On March 25, 2014, Rich Products Corporation’s Maureen Lynch was among an elite group of foodservice industry figures from across the nation honored with prestigious “Women Making Their Mark” awards from the Women’s Foodservice Forum (WFF). The awards were presented at the WFF Annual Leadership Development Conference, held in Dallas.
The annual “Women Making Their Mark” awards recognize up-and-coming female leaders in foodservice for their extraordinary leadership skills and significant professional accomplishments, as well as each individual’s distinctive “it” factor. The WFF award bestowed on Lynch was in tribute to her achievements while serving as Rich’s Sales & Operations Planning (S&OP) leader in Customer Service & Logistics for the company’s entire U.S./Canada business. S&OP is the foundation for Rich’s approach to business planning and governance.
Lynch, who joined Rich’s in 2003, is a determined, highly respected leader and change agent with more than 25 years of impressive accomplishments in the manufacturing sector of the foodservice industry. She has applied her exceptional skills in plant management, quality assurance and food safety, automation, supply chain governance, new product development, training, process improvement, and production efficiency.
The accolade from the WFF was based largely on Lynch’s success in elevating Rich’s in 2013 from an Oliver Wight “Capable” level to the highly esteemed “Class A Advanced” level of business performance excellence.
Oliver Wight is the global business management consulting firm that helped pioneer integrated business planning (IBP) methodologies and classifications. Class A is the highest level, attained so far by just a handful of companies. Driven by Lynch’s passion for excellence and guided by her broad expertise, the cross-functional team she directed was able to secure top certification for Rich’s in just over a year.
The certification focused on the core business practices of Lynch’s S&OP team. The group’s integrated approach to planning and operations not only led to the Class A status, but also has helped Rich’s set new industry standards for the delivery of service and quality to its customers.
“This classification level is about looking out at your horizon and determining your business needs 24 months and more down the road,” explained Lynch. “It’s important to make adjustments based on your future needs, while eliminating the non-value-added work.”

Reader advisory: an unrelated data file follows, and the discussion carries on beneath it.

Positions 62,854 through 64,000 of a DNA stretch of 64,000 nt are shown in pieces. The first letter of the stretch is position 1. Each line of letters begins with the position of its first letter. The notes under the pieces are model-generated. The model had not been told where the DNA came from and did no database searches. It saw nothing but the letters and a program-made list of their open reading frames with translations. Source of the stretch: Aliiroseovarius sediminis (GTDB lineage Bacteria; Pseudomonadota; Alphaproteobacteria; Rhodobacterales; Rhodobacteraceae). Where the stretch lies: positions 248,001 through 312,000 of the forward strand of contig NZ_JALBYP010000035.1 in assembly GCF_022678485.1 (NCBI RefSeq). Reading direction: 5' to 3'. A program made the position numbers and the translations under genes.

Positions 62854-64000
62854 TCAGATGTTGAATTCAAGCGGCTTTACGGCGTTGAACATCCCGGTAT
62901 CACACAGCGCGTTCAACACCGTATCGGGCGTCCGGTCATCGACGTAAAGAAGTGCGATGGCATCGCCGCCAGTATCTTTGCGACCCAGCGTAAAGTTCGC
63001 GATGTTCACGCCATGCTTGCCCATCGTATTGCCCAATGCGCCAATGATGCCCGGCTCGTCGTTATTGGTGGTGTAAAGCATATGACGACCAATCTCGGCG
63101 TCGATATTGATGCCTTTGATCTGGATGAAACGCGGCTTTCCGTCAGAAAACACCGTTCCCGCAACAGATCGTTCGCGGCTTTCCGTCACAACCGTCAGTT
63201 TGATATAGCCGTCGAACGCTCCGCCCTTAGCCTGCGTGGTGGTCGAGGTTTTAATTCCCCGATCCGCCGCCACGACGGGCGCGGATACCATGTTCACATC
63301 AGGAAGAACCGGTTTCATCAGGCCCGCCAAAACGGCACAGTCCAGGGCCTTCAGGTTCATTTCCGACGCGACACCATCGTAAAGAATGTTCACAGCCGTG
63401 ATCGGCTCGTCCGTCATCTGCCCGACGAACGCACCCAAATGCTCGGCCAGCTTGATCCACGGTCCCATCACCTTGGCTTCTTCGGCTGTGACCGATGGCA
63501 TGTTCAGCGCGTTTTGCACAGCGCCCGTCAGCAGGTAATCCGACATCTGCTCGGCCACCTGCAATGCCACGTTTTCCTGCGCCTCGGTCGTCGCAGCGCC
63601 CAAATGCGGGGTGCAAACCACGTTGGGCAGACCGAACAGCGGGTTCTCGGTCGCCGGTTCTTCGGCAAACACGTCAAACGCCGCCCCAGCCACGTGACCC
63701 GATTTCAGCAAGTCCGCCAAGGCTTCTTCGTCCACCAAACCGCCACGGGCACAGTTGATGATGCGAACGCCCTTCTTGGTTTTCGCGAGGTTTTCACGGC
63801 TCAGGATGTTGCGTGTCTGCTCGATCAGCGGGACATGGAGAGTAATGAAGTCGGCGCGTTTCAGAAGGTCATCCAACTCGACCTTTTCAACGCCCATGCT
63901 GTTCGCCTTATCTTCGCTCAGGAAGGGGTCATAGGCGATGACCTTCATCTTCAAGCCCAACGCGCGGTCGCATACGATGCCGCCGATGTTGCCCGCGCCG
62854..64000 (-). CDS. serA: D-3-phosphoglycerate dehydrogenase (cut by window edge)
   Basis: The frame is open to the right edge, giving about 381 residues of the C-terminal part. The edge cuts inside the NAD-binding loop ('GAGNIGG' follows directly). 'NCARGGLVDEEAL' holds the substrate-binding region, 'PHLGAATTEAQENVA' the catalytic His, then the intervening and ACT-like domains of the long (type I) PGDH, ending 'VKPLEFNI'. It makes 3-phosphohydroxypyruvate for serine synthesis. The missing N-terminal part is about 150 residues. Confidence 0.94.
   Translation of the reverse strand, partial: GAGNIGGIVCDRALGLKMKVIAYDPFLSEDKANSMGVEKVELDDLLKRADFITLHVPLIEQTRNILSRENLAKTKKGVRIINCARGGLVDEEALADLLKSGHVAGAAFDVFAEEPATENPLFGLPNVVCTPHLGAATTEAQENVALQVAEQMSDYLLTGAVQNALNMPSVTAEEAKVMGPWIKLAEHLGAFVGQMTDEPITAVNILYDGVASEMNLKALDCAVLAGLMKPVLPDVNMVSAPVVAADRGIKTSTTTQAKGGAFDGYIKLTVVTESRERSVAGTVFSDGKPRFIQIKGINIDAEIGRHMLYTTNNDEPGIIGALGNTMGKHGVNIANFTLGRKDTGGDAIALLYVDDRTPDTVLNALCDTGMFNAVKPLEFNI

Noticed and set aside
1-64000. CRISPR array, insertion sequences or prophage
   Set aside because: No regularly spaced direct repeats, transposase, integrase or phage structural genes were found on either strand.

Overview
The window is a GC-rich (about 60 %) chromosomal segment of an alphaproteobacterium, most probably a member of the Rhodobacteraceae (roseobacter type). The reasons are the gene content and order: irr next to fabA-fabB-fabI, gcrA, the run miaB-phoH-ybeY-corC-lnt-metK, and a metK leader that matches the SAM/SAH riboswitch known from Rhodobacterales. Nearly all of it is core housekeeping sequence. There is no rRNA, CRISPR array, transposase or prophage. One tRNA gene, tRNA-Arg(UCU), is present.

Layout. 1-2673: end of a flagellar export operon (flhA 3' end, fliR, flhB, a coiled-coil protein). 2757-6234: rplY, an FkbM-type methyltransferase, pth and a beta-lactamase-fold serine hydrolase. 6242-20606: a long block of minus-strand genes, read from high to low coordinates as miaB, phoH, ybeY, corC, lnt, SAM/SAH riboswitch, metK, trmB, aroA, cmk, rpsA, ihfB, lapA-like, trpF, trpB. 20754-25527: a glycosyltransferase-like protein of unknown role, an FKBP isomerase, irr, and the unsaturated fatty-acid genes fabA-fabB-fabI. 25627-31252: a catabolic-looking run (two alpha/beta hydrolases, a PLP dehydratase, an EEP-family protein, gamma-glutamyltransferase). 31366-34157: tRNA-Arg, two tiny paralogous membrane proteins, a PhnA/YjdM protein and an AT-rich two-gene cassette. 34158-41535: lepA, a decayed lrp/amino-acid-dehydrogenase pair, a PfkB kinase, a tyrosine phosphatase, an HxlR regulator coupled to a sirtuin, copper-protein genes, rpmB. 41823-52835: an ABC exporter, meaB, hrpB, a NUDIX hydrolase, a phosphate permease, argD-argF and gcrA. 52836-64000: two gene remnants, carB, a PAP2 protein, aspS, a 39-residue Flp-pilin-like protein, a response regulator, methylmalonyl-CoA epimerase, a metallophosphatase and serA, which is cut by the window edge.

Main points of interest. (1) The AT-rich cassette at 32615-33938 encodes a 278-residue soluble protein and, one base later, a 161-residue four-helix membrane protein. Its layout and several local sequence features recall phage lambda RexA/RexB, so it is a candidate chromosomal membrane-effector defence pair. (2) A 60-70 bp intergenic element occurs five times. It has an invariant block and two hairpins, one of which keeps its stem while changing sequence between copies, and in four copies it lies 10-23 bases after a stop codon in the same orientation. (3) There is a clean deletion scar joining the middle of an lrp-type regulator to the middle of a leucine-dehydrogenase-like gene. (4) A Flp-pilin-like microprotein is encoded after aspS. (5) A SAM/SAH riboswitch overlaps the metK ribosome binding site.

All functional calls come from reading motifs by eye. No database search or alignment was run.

Lynch demonstrated an impressive level of leadership during the IBP process through her collaboration with other Rich’s divisions – a necessity due to the cross-functional nature of the task. In order to properly plan requirements and prepare Rich’s associates accordingly,
she successfully drove certain cultural and behavioral changes that would be essential to advancing the company’s mission. “We made it clear that if you see an issue coming, you communicate it immediately,” Lynch pointed out. “It’s all about the company’s exposure and making sure leadership is aware of potential issues that might affect our 24-month plan and strategic direction.”
The award recognition by the WFF extended beyond the Oliver Wight Class A certification to other areas of Lynch’s work at Rich’s, including her establishment of a mentoring program within the Customer Service & Logistics Division. Created in January 2012, the program has provided division associates their first-ever opportunities at Rich’s to sit down with a mentor, attend training and receive valuable professional feedback. As a result, associate engagement within the operation has increased.
“Mentoring fosters a trusting relationship in the work environment and gives people the opportunity to share ideas and provide honest feedback,” Lynch said. “It’s another way to provide associates with the tools they need to be more efficient and productive.”
A native of Buffalo, N.Y., where Rich’s is headquartered, Lynch holds a bachelor’s degree from Canisius College and an MBA from Niagara University. She generously gives back to the community by delivering inspirational talks and mentoring inner-city youths. “I spend a good amount of time in mentoring activities,” she admits, “but it’s what I enjoy.” She lately has been involved in the development of a special youth career day, inviting Rich’s associates from different disciplines to discuss their professions with inner-city students.
In 2009, Lynch received a “40 Under 40” award, which is given by Buffalo’s Business First newspaper to 40 outstanding young leaders who have contributed in extraordinary ways.